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Detecting anchored fish aggregating devices (AFADs) and estimating use patterns from vessel tracking data in small-scale fisheries


Widyatmoko, AC and Hardesty, BD and Wilcox, C, Detecting anchored fish aggregating devices (AFADs) and estimating use patterns from vessel tracking data in small-scale fisheries, Scientific Reports, 11 Article 17909. ISSN 2045-2322 (2021) [Refereed Article]


Copyright Statement

Copyright 2021 the authors. Licensed under Creative Commons Attribution 4.0 International (CC BY 4.0)

DOI: doi:10.1038/s41598-021-97227-1


Monitoring the use of anchored fish aggregating devices (AFADs) is essential for effective fisheries management. However, detecting the use of these devices is a significant challenge for fisheries management in Indonesia. These devices are continually deployed at large scales, due to large numbers of users and high failure rates, increasing the difficulty of monitoring AFADs. To address this challenge, tracking devices were attached to 34 handline fishing vessels in Indonesia over a month period each. Given there are an estimated 10,000-50,000 unlicensed AFADs in operation, Indonesian fishing grounds provided an ideal case study location to evaluate whether we could apply spatial modeling approaches to detect AFAD usage and fish catch success. We performed a spatial cluster analysis on tracking data to identify fishing grounds and determine whether AFADs were in use. Interviews with fishers were undertaken to validate these findings. We detected 139 possible AFADs, of which 72 were positively classified as AFADs. Our approach enabled us to estimate AFAD use and sharing by vessels, predict catches, and infer AFAD lifetimes. Key implications from our study include the potential to estimate AFAD densities and deployment rates, and thus compliance with Indonesia regulations, based on vessel tracking data.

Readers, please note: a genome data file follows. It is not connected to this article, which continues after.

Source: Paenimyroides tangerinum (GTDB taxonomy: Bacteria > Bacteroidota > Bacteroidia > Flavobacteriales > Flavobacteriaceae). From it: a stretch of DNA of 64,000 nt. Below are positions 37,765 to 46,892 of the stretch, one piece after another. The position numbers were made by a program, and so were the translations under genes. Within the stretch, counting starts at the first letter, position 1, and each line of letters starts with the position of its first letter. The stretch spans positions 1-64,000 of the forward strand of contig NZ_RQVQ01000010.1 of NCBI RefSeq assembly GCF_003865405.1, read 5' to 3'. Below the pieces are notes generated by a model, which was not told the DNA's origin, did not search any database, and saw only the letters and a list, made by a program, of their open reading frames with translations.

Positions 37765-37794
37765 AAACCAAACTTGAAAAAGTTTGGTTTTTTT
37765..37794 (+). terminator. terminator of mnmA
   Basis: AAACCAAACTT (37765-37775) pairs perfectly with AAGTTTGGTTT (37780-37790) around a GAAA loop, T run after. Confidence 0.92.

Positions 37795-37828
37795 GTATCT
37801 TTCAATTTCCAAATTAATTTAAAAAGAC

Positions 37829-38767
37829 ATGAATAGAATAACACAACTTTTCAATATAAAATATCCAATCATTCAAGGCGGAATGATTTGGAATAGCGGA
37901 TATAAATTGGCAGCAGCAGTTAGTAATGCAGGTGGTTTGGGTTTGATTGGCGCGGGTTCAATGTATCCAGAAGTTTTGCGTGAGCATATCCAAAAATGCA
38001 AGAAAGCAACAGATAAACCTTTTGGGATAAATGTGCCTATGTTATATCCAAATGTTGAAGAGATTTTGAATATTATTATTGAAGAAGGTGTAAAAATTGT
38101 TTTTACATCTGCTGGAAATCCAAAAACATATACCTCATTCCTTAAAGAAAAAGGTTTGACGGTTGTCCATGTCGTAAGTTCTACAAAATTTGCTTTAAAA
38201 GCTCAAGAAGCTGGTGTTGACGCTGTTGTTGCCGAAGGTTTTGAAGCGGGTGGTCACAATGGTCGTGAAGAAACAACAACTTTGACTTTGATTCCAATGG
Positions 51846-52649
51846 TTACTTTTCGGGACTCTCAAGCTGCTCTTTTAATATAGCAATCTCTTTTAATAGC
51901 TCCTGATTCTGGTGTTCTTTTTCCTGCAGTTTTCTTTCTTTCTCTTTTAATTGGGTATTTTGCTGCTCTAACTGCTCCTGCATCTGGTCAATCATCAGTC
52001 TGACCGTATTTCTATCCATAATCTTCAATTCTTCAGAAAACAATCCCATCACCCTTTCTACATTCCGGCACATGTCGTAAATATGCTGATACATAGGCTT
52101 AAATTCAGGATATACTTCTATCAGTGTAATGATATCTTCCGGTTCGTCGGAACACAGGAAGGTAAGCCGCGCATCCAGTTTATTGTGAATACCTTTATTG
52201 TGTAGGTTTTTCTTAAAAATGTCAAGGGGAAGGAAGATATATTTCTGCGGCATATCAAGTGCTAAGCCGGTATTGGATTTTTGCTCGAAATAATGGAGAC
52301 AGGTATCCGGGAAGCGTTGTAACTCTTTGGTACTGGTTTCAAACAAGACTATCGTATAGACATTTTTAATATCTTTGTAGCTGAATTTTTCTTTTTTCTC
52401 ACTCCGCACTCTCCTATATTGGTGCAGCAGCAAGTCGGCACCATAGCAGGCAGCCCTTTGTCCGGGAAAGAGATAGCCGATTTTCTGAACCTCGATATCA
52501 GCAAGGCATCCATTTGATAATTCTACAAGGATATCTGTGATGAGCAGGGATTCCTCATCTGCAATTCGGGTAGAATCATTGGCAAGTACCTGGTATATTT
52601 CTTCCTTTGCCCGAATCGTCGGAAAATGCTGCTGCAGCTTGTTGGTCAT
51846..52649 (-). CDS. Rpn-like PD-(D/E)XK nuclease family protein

Item Details

Item Type:Refereed Article
Keywords:AFADs, anchored fish aggregating devices, fisheries management
Research Division:Agricultural, Veterinary and Food Sciences
Research Group:Fisheries sciences
Research Field:Fisheries management
Objective Division:Environmental Management
Objective Group:Marine systems and management
Objective Field:Marine systems and management not elsewhere classified
UTAS Author:Hardesty, BD (Dr Britta Hardesty)
ID Code:152647
Year Published:2021
Web of Science® Times Cited:1
Deposited By:Research Performance and Analysis
Deposited On:2022-08-22
Last Modified:2022-09-20
Downloads:1 View Download Statistics

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